Not a Native Speaker?

English Schools Need You, Too

It doesn’t matter what language your family spoke when you were growing up, you can be an effective teacher of English as a Foreign Language. In my career I’ve met many, many great teachers of English who were once students themselves. In fact, in your home country, it’s probable that most teachers of English are locals. The “foreign teacher” is usually a minority.

However, there may be opportunities for you to work outside your home country as an English teacher as well. So, if you are German, you’re not restricted to only teaching English in Germany, but it may be more difficult for you to find your first position teaching English in a third country.

The truth of it is that non-native speakers of English may have a harder time getting a coveted “foreign expert” or “foreign teacher” position in a country that is not their own. Or, you may be offered a smaller salary for doing the same workload as another teacher. And, having a passport from some countries where English is an official (or at least, widely spoken) language, like the Philippines or Nigeria, may also pose a problem in other countries where foreign teachers can only be hired from government-approved nations such as the USA, Canada, the UK and Australia. Conversely, depending on your country of origin, you may also be able to get a visa more easily than a native speaker in the country in which you wish to teach. Many non-native speaker European teachers have an easier time arranging employment in EU countries than do Americans, Australians and Canadians, even though teachers from the latter countries are native speakers.

Of course, you have no control over what passport you have, but there are other ways that you can make your application to an overseas English school more attractive to potential employers.

On the plus side, some recruiters may want to hire a non-native speaker because of your ability to teach both English and your native language. Teachers who can instruct both English and German, French, Mandarin or Spanish may be especially valuable on the overseas job market.

Additionally, employers may believe that a non-native speaker of English actually has a better grasp of grammar skills than your native speaker colleagues. After all, native speakers grow up talking and thinking in English, but may not have had to internalize the reasoning behind English grammar’s rules.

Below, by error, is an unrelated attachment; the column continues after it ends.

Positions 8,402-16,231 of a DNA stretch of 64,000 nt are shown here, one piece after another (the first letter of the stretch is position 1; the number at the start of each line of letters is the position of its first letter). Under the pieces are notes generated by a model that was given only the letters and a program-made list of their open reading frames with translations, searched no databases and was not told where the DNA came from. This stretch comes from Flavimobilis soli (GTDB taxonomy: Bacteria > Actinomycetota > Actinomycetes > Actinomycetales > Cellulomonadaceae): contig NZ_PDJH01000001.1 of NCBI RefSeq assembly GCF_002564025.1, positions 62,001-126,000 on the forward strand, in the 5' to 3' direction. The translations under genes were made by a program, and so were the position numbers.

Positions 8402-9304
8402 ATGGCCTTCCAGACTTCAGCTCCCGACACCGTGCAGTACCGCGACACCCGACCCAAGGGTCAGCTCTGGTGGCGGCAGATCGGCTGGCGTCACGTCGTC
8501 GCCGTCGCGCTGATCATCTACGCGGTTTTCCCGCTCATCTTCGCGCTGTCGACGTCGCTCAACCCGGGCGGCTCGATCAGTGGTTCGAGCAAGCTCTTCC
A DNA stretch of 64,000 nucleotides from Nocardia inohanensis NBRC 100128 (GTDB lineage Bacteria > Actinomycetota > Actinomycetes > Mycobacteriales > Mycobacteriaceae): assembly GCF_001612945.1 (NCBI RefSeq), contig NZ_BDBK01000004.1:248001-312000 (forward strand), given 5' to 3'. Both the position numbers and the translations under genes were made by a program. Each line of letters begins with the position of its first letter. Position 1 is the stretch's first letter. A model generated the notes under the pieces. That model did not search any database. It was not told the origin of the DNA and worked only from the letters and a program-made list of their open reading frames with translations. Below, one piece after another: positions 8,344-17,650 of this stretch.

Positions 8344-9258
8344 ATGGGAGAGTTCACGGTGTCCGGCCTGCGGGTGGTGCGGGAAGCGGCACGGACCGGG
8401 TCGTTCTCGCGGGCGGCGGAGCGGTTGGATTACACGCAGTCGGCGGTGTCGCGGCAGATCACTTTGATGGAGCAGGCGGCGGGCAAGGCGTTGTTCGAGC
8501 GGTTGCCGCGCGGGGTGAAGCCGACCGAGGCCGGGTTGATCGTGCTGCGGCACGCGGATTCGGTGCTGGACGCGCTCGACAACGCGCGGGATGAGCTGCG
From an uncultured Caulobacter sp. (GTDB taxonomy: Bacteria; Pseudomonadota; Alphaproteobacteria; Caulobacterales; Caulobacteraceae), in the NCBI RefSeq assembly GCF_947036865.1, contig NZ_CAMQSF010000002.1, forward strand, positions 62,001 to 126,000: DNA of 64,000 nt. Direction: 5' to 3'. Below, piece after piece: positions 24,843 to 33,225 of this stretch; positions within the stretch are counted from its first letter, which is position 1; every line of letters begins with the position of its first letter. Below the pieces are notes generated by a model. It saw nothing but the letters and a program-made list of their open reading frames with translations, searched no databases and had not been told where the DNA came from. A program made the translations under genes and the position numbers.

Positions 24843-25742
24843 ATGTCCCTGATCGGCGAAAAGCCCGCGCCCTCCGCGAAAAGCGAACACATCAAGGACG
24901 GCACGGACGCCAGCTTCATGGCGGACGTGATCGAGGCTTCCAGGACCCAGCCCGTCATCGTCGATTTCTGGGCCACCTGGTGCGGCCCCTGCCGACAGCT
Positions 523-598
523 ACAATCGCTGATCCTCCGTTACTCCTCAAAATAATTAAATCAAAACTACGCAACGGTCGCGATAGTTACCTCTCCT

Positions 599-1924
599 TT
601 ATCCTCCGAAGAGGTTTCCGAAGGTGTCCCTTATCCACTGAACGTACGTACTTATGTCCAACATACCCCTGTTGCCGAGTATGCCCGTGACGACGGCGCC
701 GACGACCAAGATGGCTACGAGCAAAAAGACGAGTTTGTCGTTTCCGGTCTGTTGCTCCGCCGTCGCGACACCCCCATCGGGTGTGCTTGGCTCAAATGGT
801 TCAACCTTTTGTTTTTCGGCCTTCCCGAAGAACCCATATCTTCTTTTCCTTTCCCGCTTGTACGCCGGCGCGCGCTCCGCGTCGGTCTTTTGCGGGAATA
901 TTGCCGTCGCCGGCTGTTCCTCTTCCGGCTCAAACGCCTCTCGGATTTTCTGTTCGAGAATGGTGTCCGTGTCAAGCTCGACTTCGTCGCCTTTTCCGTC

Another reason employers may want to hire you is that they may feel that you will be a better teacher because of your own experiences as a student of English. You’ll understand your own students better because you’ll know what they are going through.

So, what should you do if you want to teach English abroad but English is not your mother tongue?

*Prove yourself on paper. Any certifications you can get will help you in your search for employment. Get some TEFL or TESOL teacher training. The IELTS, TOEFL or other internationally recognized exam in English will also go a long way to assuring potential employers that you are a good candidate for their available jobs. 

*Be professional. As a non-native speaker of English, you will be scrutinized carefully. Dress up for your interview—even if it’s only over Skype. Be extra polite in your phrasings, and proofread your emails carefully before you send them.

*Get great recommendations. Employers listen to other employers. It may seem like a circular argument, but once you get your first job, you’ll be better poised to get other, better jobs because you’ll have your last boss vouching for you.

*Speak English well. Simple mistakes can damage your credibility. Make sure your English is as error-free as possible.  This is more important than you might think.  When a native speaker makes an error, please just assume it was a fast mistake.  When a non-native speaker makes an error the assumption if usually that they don’t know how to speak properly.

TED’s Tips™ #1:  You’ll be a more attractive job candidate if you can teach English and your native language. Get certifications or training to help document your teaching skills.

TED’s Tips™ #2:  High IELTS and TOEFL exam scores will go a long way to proving your abilities to skeptical employers abroad.  

 

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Author: Ted

Semi-retired EFL teacher/teacher-trainer working and living abroad since 1989 in Africa, Asia and the Middle East.